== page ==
The increased popularity of mobile-based health features also plays a major role in the growth of the wearables market, made up largely of devices that can track fitness results and also measure heart rate, pulse and other data.
This year was the third time that Fort Lauderdale-based Vert has exhibited its Vert Wearable Jump Monitor at CES, said Martin Matak, its president and founder. The company’s initial product targeted athletes, who can clip the small, black device onto their clothing near the waste. Or they can integrate the monitor into a separate article of clothing, such as the belt that comes with the product as part of a $124.99 bundle.
When Vert exhibited at CES three years ago, in Eureka Park — the specialized exhibit area for startups — the goal was to gauge attendees’ reaction, Matak said; “I think we had a great story to tell and I think CES is a great platform to do that.” The reaction was strong enough that Vert increased the size of its CES booth each time since then.
At this year’s CES, Vert introduced Vert2, an enhanced version of its device that adds the ability to measure the intensity, exertion and stress levels of the person wearing it. The new device is expected to available to consumers in May. Vert also said it partnered with Zensah, a Miami company that specializes in apparel featuring compression technology that, according to the Zensah website, “draws sweat away from the body, allowing the garment and athlete to stay cool, dry and light.” (http://www.zensah.com/contact-us/) In addition to its own website myvert.myshopify.com, Vert has also sold its device through Amazon.com. The partnership with Zensah may allow Vert to expand into brick-and-mortar retail because of the Miami company’s relationship with dealers including Dick’s Sporting Goods, Matak said.
Although the digital health and wearables categories are growing significantly — and those trends were underscored by the dedicated sections for each of them on the CES show floor — the same thing couldn’t exactly be said for beauty-related technology products at the show, specifically the low-level laser therapy (LLLT) products fielded by Boca Raton-based Apira Science (http://www.apirascience.com/).
But Apira, started five years ago by its president, Jeff Braile, and two partners, received a significant amount of publicity when it exhibited its first product, the $695 iGrow Hair Growth System, in Eureka Park last year, Braile said. That product is worn on the head like a helmet and treats thinning hair and balding in men and women, according to the company, which says at its website that LLLT “energizes cellular activity within the follicle” to promote hair growth.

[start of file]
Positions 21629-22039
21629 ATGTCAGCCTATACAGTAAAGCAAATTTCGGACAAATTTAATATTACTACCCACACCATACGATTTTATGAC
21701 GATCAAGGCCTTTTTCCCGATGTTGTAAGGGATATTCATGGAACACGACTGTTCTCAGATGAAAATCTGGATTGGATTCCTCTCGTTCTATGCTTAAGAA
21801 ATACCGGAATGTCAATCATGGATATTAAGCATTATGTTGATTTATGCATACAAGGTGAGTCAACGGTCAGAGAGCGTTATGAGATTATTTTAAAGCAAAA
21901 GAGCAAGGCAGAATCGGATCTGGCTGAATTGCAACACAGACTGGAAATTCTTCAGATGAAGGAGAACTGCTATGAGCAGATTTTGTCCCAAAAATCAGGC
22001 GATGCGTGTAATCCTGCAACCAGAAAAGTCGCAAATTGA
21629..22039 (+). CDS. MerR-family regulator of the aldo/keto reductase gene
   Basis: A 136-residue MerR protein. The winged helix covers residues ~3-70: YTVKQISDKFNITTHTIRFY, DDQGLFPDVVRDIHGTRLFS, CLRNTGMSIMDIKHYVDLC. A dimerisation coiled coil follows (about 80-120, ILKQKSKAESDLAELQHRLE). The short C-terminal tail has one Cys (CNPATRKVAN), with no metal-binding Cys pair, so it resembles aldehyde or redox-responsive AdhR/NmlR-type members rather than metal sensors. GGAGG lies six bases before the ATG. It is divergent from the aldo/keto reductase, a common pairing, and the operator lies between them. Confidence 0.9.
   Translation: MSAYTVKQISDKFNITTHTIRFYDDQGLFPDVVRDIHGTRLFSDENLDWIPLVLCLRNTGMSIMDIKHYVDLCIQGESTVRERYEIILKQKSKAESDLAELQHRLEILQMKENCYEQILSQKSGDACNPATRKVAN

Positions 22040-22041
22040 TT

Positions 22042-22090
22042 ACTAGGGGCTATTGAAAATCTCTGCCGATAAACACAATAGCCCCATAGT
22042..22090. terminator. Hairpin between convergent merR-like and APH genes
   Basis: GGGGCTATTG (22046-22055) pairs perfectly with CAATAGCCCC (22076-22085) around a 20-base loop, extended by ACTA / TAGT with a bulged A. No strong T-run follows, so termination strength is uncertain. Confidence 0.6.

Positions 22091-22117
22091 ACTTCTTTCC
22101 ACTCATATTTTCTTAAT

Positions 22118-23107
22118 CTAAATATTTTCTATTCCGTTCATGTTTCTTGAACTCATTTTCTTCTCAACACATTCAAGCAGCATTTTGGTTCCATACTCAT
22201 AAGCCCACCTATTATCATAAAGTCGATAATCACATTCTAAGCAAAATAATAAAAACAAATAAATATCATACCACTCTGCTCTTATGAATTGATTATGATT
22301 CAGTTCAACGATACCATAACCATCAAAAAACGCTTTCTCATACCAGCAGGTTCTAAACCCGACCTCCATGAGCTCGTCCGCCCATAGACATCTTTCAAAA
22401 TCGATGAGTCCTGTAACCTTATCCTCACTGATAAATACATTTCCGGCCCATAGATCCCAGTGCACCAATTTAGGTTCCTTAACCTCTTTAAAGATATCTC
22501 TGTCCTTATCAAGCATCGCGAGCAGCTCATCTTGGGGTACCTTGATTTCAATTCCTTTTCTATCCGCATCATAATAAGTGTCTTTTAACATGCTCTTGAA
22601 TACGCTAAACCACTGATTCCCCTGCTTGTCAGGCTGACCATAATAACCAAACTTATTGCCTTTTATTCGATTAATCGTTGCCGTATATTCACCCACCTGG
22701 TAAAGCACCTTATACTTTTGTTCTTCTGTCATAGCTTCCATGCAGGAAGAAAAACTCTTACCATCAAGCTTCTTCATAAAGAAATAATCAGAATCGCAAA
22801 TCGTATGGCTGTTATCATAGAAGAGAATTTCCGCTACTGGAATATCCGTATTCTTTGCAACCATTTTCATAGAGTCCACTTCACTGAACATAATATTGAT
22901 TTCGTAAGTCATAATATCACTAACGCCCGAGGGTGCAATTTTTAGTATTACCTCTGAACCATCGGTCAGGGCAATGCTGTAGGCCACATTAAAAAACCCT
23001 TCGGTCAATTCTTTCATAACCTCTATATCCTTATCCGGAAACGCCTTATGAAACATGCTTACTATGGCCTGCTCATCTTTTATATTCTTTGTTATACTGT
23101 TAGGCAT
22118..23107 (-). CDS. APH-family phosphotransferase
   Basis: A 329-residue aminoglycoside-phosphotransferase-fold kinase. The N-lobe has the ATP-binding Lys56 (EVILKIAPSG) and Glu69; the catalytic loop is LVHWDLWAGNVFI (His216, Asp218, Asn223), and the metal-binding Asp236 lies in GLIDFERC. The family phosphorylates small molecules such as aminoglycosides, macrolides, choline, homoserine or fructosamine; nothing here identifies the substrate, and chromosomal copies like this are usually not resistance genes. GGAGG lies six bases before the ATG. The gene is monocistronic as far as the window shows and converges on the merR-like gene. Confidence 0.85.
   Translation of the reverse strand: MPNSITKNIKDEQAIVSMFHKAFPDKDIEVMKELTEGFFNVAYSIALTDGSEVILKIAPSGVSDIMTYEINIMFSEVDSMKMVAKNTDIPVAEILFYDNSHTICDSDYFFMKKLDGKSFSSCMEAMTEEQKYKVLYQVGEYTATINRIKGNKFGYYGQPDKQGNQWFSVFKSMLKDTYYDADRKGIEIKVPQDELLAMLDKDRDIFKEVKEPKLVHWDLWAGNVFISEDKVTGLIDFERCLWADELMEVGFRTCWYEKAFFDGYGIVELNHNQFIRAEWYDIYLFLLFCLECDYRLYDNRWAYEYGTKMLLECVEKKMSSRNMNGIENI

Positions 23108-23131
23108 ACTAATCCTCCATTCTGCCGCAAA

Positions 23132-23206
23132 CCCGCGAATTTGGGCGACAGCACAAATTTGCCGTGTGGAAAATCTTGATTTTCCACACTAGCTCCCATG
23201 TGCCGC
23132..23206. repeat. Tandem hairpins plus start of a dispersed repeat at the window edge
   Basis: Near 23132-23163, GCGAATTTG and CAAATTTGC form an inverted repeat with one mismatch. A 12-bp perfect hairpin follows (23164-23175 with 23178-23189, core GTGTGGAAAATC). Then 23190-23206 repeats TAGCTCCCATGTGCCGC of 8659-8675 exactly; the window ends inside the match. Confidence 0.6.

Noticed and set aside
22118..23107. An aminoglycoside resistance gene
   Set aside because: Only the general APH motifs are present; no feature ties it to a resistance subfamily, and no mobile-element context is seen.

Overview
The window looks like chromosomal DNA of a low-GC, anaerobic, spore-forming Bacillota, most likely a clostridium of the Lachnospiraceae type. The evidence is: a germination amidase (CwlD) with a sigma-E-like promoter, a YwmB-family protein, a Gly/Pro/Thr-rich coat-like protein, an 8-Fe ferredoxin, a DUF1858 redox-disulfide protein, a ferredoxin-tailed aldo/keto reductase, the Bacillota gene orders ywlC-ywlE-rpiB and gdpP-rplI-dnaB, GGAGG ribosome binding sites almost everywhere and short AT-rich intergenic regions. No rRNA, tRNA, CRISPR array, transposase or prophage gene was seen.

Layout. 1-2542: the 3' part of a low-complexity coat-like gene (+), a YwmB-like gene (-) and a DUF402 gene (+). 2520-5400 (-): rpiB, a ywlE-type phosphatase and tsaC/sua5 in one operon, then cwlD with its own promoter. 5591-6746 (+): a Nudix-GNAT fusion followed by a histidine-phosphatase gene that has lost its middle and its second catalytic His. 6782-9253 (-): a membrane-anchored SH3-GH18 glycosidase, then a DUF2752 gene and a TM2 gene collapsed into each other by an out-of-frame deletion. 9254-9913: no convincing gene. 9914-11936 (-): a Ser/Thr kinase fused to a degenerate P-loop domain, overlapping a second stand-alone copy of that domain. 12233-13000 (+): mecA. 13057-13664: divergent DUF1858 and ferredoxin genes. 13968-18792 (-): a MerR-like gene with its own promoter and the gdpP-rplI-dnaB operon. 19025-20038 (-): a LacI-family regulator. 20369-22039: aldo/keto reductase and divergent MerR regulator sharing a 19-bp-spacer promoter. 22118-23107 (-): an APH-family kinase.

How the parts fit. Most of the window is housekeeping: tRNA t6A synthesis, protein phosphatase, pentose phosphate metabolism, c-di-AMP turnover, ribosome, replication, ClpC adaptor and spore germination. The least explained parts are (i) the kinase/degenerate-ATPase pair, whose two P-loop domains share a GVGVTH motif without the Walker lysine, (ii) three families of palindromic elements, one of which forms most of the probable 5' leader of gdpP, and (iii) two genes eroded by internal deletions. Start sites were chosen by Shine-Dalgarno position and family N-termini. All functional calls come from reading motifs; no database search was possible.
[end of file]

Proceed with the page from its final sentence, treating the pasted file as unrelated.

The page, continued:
It was “one of the best decisions we ever made,” said Braile of exhibiting at CES in 2015. Apira returned this time to Eureka Park to introduce the iDerma Facial Beautification System. Like the earlier product, iDerma is a fully wearable device. But instead of being worn on the head like iGrow, iDerma slips over the face and claims to treat various skin disorders. We’ll leave it to medical experts to say whether the device indeed accomplishes those goals. After all, unlike a product such as MobileHelp, whose benefits can be confirmed in only a few seconds on the show floor, the results from using a product like iDerma would take longer to see. Apira’s website includes a link to a published medical report touting the effectiveness of LLLT. The basic iDerma system will cost about $349 and include an anti-aging mask. The company will sell additional masks – one for skin lightening and the other for acme treatment – at $100-$200, said Braile. The company is hoping to make the products available at retail in the second quarter of 2016, he said.
The devices shown by Miami Beach-based AdMobilize (web.admobilize.com/) and Miami-based Webee (webeelife.com/) at CES last week fell into a wide category that, like wearables and digital medicine, has become increasingly popular in the tech space and CES in recent years: the Internet of Things (IoT) for the smart home.